Home News Over 8.5 Mn User Records from Free Image Site 123RF.com Leaked

Over 8.5 Mn User Records from Free Image Site 123RF.com Leaked

data breach

123RF.com, a royalty-free image website, has notified its users and authorities of a compromised SQL database that contained users’ sensitive data. A report by CyberNews indicated that, unidentified malicious actors leaked a sample file, 3GB in size, on a Russian hacker forum.  The Malaysia-based digital stock content agency stated that the exposed database holds over 8,500,246 user records including users’ full names, email addresses, IP addresses, Facebook Ids, locations, and passwords that have been hashed using the MD5 hashing algorithm.

123RF.com clarified that the exposed sample file appears to be a user data table ranging from as far back as 2006 to March 2020. The company also assumes that the database is about a year old and not the latest 2020 version.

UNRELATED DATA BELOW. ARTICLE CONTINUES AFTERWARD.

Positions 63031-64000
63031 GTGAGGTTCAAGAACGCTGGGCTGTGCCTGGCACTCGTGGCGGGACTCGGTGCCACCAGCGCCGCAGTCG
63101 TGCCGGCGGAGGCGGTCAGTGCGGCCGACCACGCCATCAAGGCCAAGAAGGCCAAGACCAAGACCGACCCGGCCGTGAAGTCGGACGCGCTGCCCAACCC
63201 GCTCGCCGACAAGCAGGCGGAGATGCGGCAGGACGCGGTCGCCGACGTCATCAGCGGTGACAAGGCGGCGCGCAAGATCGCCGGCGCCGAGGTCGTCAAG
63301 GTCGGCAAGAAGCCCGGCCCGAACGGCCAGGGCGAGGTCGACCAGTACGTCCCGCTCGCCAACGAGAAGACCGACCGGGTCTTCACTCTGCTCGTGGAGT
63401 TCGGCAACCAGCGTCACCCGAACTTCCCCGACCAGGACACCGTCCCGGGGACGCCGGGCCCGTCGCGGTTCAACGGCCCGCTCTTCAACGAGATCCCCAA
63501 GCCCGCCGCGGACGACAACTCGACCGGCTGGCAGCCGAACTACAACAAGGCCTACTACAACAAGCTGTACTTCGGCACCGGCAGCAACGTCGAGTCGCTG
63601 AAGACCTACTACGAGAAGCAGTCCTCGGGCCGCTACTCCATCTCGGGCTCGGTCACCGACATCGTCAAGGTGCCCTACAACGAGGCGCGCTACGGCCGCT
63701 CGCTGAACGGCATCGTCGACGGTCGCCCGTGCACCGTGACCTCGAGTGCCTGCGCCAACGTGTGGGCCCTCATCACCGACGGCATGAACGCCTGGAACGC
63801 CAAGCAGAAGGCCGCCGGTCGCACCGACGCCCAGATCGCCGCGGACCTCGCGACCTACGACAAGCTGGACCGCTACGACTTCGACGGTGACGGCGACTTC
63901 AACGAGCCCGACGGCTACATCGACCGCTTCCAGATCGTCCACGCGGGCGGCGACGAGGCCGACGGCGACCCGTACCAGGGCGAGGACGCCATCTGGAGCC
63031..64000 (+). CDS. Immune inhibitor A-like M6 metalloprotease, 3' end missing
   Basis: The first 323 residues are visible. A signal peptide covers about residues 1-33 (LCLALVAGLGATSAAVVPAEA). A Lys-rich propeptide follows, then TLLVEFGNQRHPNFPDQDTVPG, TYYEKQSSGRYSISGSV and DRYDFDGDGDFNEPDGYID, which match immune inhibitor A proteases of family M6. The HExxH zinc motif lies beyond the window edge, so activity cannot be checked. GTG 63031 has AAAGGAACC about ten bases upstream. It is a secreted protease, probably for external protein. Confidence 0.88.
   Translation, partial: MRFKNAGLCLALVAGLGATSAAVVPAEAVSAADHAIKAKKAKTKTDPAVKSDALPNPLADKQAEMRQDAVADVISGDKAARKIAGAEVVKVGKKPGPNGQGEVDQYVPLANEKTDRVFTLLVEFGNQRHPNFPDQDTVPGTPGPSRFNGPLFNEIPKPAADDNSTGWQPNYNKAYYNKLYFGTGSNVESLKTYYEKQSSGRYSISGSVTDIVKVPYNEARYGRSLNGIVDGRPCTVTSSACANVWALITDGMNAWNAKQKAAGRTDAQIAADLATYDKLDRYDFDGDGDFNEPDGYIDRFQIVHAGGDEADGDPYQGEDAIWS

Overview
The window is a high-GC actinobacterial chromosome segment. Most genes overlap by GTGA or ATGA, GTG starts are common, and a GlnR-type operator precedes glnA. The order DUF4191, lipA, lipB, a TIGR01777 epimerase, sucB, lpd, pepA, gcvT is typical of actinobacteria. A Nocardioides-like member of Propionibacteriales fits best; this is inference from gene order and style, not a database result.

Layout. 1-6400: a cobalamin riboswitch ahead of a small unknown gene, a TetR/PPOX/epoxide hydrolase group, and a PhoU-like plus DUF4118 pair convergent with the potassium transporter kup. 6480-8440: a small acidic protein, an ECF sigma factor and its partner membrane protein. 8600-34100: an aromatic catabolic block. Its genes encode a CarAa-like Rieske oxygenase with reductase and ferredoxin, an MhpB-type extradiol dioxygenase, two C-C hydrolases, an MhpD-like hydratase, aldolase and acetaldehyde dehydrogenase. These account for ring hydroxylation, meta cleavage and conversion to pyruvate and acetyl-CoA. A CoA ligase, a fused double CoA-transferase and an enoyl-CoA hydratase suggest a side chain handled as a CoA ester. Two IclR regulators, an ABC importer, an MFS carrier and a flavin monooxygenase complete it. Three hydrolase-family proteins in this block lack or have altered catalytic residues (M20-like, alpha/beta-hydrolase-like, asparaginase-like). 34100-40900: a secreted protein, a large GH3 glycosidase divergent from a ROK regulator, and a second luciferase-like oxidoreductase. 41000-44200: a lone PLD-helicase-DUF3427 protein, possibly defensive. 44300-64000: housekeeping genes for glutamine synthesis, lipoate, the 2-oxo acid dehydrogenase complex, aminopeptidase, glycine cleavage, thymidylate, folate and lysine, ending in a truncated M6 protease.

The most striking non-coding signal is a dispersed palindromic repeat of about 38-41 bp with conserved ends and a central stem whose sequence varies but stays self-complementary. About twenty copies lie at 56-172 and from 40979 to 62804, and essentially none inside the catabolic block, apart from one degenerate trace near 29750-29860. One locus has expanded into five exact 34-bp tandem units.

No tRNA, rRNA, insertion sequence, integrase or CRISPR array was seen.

“The latest data contained in the database appears to have been exfiltrated from 123RF.com data center on March 22, 2020, and presumably used for malicious purposes for more than eight months. According to 123RF.com, the source of the breach was traced to an unauthorized access at the company’s data center. After breaching the data center, the attacker “proceeded to copy the membership data,” 123RF.com said in a statement.

What’s the Impact?

Cybercriminals could use the leaked data to launch a variety of cyberattacks against 123RF.com users. Attackers can compromise users’ accounts by committing spear-phishing or credential stuffing attacks on users whose data was exposed in the incident. In addition, scammers can spam the victims’ emails, phones, and Facebook accounts.

What’s Next?

123RF.com recommended the affected users to follow certain security measures for further protection. These include:

  • Immediately change your 123RF.com, PayPal, and Facebook passwords and consider using a password manager to create strong passwords
  • If the user has been using an identical password for any other online services, change it on those other websites as well
  • Enable two-factor authentication (2FA) on all other online accounts
  • Watch out for potential phishing emails and messages. Do not click on anything suspicious or respond to anyone the users do not know